Log for April 11, 2015

Both of Saturday’s whale watches were filled with feeding frenzies right near the northwest corner of Stellwagen Bank! It was exciting and overwhelming to see three different species all working on prey patches at the same time, including Atlantic white-sided dolphins, fin whales and numerous humpback whales!  

There were about 5 fins, 20 humpbacks and 25-40 dolphins all within a 3 mile radius continuously feeding throughout our whole first trip. A pair of fin whales were side-lunge feeding, which is always unexpected and gets everyone’s adrenaline pumping. Two humpbacks were tail breaching while others demonstrated feeding behaviors like kick-feeding, forming bubble clouds and rings and coming up open-mouth, and some were raising their heads up out of the water perpendicularly! Even by listening to the blows you knew they were excited as they were trumpeting and stuttering near our boat.  

The North Atlantic white-sided dolphins were also taking advantage of all the available feed, with some jumping out of the water and others quickly zooming around our bow. I did however wish the humpbacks fluked more because it was tricky to identify them moving in and out of the area and not announcing themselves. Pleats was one of the main kick-feeding whales and stayed near our boat most of the trip, joining with two other humpbacks. I also could identify Aswan in a group of three and passengers received a gorgeous view of the fluke right next to us.

For the 2:00 trip the feeding frenzy continued!  I figured the commotion would have ended by the time our boat made it back to the bank but I underestimated how hungry these whales and dolphins were. We watched groups joining together and splitting until it seemed to have settled into two groups of 4 feeding humpbacks, a group of three, a pair, and then several singles in the area. There were whales on every side of our boat and it was impossible to keep track of them all at the same time.  The white-sided dolphins were still with the fins and humpbacks and were even more energetic than the first trip. We ended on watching a group of 4 humpbacks moving out of the area while a group of three stayed right next to our boat. We observed a mother calf pair with an escort but I have not been able to identify them yet. At one point the mother hung beneath the surface while the calf stayed right on top of her logging, then started swishing its tailstock at the surface and curving its body around in an “S” shape.  We had such a variety of behaviors and species today it was definitely worth the trip to get to see them all!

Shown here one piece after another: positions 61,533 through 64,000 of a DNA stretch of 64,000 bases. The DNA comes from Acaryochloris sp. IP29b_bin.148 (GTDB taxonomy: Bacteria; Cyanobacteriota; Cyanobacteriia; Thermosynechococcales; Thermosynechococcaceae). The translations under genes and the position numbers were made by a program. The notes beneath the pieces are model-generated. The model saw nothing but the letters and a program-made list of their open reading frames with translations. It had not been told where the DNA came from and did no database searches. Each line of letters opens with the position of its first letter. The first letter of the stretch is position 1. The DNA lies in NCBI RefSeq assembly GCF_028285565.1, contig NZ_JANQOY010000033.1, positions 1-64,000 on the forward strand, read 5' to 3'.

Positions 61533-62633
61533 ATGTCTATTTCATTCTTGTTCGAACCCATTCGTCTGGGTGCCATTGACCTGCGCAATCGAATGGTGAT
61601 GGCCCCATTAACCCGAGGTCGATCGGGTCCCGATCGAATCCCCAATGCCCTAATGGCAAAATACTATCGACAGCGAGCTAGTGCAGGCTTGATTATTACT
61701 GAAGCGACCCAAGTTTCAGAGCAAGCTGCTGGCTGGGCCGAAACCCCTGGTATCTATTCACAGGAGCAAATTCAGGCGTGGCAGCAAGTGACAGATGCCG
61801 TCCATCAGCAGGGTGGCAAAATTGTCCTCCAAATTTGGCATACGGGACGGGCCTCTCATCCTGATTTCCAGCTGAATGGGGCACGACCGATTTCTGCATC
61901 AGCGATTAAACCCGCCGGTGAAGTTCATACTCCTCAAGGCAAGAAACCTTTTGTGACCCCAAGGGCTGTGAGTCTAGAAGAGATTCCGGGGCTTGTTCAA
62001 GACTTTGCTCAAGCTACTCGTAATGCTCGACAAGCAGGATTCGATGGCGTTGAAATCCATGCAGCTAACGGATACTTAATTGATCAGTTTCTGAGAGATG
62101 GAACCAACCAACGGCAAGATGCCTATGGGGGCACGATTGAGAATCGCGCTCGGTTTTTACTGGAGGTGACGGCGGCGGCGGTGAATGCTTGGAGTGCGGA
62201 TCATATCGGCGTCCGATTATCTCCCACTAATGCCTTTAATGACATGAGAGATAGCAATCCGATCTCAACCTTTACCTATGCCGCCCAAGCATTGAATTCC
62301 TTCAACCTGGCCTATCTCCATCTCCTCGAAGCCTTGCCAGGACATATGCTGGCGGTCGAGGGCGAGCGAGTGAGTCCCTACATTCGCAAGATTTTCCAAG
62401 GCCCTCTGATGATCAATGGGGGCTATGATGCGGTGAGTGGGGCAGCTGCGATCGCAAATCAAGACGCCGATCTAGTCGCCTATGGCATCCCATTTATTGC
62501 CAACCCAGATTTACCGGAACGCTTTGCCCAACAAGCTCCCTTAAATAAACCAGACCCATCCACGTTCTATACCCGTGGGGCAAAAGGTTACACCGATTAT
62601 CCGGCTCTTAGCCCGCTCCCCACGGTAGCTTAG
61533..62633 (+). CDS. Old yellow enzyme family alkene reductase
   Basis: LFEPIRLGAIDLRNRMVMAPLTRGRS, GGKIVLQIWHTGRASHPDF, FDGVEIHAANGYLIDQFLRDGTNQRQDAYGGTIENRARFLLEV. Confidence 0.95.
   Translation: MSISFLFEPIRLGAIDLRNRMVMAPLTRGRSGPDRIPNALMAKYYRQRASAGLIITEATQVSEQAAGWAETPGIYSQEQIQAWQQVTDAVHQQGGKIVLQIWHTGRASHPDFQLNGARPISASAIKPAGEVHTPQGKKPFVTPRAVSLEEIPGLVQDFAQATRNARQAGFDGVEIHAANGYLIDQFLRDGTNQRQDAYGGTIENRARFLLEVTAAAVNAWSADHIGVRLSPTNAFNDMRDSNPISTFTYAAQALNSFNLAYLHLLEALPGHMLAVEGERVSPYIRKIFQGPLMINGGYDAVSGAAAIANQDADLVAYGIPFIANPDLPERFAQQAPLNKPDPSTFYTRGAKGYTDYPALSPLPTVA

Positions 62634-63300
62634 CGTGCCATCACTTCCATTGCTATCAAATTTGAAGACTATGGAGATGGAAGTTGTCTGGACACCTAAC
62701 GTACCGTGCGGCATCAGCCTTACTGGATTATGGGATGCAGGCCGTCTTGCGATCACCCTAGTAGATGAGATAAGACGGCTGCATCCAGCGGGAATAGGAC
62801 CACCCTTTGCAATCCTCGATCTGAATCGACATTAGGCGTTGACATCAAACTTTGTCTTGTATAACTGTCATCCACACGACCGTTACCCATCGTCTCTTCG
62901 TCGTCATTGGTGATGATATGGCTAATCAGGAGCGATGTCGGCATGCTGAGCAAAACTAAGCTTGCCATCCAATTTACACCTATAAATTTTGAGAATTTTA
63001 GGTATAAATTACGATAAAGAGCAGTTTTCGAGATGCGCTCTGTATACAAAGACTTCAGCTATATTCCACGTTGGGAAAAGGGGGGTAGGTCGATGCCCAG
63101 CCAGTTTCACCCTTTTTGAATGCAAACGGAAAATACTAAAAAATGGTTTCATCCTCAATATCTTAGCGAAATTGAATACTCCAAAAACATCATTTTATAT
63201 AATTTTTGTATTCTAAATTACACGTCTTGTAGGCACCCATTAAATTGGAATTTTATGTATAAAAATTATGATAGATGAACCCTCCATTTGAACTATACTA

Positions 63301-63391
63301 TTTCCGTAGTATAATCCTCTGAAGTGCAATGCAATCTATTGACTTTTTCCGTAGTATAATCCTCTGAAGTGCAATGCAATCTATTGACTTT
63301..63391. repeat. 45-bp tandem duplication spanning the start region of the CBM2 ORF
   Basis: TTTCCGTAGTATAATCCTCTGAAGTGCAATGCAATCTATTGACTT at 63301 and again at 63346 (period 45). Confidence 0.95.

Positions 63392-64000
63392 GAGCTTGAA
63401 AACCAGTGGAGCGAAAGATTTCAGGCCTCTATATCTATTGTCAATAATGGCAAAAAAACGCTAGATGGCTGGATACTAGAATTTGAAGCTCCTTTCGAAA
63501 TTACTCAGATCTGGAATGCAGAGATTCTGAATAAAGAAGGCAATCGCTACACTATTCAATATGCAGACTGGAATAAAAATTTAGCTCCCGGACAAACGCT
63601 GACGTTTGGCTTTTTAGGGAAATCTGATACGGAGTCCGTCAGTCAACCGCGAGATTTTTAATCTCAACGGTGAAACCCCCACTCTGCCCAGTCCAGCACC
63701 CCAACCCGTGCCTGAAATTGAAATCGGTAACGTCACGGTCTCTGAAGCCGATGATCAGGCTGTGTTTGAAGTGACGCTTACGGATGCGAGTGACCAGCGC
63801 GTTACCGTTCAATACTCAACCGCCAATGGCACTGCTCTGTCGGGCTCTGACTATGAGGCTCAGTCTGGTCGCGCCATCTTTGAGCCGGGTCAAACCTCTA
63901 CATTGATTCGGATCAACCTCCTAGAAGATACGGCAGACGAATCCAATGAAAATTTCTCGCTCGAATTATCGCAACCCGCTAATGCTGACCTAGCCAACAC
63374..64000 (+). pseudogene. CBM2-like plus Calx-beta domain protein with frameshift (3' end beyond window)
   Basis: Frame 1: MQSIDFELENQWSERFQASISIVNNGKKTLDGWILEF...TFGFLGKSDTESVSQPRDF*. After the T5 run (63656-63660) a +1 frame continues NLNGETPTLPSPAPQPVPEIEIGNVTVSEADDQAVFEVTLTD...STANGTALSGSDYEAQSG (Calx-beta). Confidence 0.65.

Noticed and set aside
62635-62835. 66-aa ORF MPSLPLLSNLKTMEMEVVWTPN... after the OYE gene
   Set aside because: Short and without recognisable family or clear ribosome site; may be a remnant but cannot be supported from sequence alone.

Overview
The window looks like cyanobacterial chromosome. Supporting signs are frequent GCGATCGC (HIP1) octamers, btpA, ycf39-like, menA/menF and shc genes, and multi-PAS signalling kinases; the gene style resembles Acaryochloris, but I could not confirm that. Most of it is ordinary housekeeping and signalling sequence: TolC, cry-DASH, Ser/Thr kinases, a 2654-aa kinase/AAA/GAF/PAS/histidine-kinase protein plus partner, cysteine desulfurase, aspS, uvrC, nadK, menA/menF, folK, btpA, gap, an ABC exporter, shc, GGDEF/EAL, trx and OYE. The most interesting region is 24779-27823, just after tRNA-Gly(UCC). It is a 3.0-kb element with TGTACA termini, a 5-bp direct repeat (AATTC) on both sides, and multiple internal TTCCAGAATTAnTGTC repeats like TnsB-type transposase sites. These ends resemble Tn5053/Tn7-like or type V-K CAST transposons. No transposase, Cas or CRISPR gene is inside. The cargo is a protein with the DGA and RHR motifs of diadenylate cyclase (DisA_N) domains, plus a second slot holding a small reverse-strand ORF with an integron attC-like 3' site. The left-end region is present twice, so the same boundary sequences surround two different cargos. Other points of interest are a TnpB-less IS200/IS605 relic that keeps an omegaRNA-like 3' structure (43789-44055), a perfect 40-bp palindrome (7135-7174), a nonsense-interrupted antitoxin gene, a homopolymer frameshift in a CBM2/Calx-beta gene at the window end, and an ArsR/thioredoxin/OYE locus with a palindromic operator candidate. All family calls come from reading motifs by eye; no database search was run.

Thanks and have a good evening!

Laura Cupicha

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